Many people who have been fired from their job may wonder whether the action constituted "wrongful termination." While each state has a different set of laws, many of these laws coincide. New Jersey, for instance, is like other at-will employment states. This means that either the employer or the employee may sever their relationship at any time and for almost any reason. This doesn't mean, however, that it's not possible to file a wrongful termination suit in the state.
While individuals in at-will employment states have fewer options when it comes to wrongful termination cases, some options do exist. If an employer fires a worker based on discriminatory practices, such as making their decision based on race, sex, age, color or any other federally protected characteristic, the terminated employee can file a claim for wrongful termination.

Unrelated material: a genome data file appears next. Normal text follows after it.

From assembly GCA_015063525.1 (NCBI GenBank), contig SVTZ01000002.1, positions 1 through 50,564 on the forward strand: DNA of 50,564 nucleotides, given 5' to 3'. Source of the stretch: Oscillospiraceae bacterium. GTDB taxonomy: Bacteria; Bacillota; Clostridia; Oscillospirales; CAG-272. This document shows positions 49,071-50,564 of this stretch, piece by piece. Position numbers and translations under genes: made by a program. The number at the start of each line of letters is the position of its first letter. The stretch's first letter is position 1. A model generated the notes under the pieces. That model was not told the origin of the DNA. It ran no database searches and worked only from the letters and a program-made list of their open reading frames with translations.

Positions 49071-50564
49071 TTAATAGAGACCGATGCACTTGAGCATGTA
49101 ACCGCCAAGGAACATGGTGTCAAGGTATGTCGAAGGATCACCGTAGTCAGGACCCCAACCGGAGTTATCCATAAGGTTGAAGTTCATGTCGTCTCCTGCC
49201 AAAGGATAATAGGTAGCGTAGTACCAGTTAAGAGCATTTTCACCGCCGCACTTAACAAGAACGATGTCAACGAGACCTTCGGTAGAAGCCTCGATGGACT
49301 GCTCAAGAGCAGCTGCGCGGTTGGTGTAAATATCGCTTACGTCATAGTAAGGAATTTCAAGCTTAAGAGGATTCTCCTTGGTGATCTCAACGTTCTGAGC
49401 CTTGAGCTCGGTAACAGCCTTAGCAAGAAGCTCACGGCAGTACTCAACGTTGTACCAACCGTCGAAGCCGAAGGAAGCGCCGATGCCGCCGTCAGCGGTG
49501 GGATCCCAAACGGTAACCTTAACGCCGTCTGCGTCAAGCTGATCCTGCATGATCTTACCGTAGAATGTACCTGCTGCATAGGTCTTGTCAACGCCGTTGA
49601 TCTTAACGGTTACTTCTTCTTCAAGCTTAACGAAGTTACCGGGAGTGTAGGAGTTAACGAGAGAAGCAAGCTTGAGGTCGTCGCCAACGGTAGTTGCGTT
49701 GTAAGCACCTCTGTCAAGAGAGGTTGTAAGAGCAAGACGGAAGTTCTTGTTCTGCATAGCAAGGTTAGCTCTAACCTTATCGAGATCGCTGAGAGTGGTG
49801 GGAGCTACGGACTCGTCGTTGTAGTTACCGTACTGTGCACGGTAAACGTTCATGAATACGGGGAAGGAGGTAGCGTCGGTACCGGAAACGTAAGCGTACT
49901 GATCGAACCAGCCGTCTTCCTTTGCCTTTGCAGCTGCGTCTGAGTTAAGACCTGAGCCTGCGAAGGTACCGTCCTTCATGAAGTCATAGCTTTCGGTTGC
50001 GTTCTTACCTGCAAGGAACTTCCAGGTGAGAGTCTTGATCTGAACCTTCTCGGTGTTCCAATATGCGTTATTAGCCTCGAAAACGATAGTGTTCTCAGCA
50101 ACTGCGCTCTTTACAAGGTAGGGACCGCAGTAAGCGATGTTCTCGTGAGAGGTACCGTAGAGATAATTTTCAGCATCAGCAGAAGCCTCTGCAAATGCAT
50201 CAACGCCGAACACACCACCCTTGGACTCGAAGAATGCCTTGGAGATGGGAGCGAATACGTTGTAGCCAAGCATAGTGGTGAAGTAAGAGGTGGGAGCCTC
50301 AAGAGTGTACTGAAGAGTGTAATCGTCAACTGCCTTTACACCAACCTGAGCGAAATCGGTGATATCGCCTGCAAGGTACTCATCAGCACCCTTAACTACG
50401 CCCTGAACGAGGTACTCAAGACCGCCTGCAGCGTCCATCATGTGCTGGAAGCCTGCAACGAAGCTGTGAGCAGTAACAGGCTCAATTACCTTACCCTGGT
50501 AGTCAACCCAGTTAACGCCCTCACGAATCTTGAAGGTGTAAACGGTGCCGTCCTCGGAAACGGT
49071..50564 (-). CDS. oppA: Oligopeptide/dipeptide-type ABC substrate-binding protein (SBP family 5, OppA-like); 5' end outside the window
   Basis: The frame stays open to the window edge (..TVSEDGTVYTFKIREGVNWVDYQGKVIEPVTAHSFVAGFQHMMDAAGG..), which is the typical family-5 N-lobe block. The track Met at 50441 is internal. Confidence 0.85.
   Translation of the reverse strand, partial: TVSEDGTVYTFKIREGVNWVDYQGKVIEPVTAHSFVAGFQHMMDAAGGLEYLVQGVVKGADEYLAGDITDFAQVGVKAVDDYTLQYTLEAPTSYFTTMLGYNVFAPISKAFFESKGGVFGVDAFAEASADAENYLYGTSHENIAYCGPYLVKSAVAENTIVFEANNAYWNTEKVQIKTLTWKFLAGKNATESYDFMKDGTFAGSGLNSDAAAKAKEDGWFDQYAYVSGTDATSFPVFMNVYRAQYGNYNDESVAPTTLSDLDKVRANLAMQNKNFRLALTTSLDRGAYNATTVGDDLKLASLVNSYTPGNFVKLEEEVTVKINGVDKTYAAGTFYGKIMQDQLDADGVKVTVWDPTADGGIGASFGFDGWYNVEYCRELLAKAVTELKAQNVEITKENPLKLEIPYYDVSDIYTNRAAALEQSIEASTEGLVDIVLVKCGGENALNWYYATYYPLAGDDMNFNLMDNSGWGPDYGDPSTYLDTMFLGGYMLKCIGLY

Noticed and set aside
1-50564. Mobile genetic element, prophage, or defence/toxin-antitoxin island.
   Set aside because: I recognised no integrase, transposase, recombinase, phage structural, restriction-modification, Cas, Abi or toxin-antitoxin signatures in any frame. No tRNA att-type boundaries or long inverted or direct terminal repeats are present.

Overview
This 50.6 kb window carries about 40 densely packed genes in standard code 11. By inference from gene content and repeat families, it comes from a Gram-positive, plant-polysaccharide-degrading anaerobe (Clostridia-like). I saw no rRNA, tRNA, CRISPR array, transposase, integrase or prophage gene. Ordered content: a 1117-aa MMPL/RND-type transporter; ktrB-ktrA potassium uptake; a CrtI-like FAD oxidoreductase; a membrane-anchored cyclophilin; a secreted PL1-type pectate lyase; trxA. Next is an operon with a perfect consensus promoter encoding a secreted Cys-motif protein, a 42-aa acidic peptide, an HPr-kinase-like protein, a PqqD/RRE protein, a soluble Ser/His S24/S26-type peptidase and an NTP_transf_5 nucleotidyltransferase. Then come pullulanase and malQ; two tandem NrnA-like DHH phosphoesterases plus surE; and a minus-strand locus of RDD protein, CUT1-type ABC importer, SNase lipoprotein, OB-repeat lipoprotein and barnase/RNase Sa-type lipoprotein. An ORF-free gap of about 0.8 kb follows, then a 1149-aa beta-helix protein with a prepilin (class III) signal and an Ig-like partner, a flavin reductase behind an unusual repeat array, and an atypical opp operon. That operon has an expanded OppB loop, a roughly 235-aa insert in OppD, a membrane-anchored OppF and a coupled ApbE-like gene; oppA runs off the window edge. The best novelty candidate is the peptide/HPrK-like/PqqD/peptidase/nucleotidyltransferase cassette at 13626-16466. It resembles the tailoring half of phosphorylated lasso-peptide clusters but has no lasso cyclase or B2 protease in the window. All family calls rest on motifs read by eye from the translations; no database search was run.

Additionally, a termination that violates a predetermined employment contract can also constitute wrongful termination. Some employees may even find themselves terminated for simply trying to exercise the rights provided to them as workers. It they're fired for demanding appropriate wages, overtime pay for overtime work or appropriate time off from work, for instance, they may have a case against their former employer.
There are even some instances where a terminated employee may be able to file a tort claim. If, for instance, a person experienced serious emotional stress at their place of employment, they could technically file a lawsuit based on this.
In the current economy, a person terminated from their job may find it difficult to quickly find work. This can lead to bills not being paid and obligations not being met. It becomes especially stressful if the worker was fired for inadequate or illegal reasons. With legal help, however, an individual may be able to recover compensation due to their wrongful termination. This could assist in paying necessary bills while looking for future employment. New Jersey Wrongful Termination Laws: http://www.wrongfulterminationlaws.com/resources/wrongful-termination-law/state-job-termination-laws/new-jersey.htm
Source: NJ Department of Labor and Workforce Development, "34:11-4.3. Termination or suspension of employment", October 23, 2014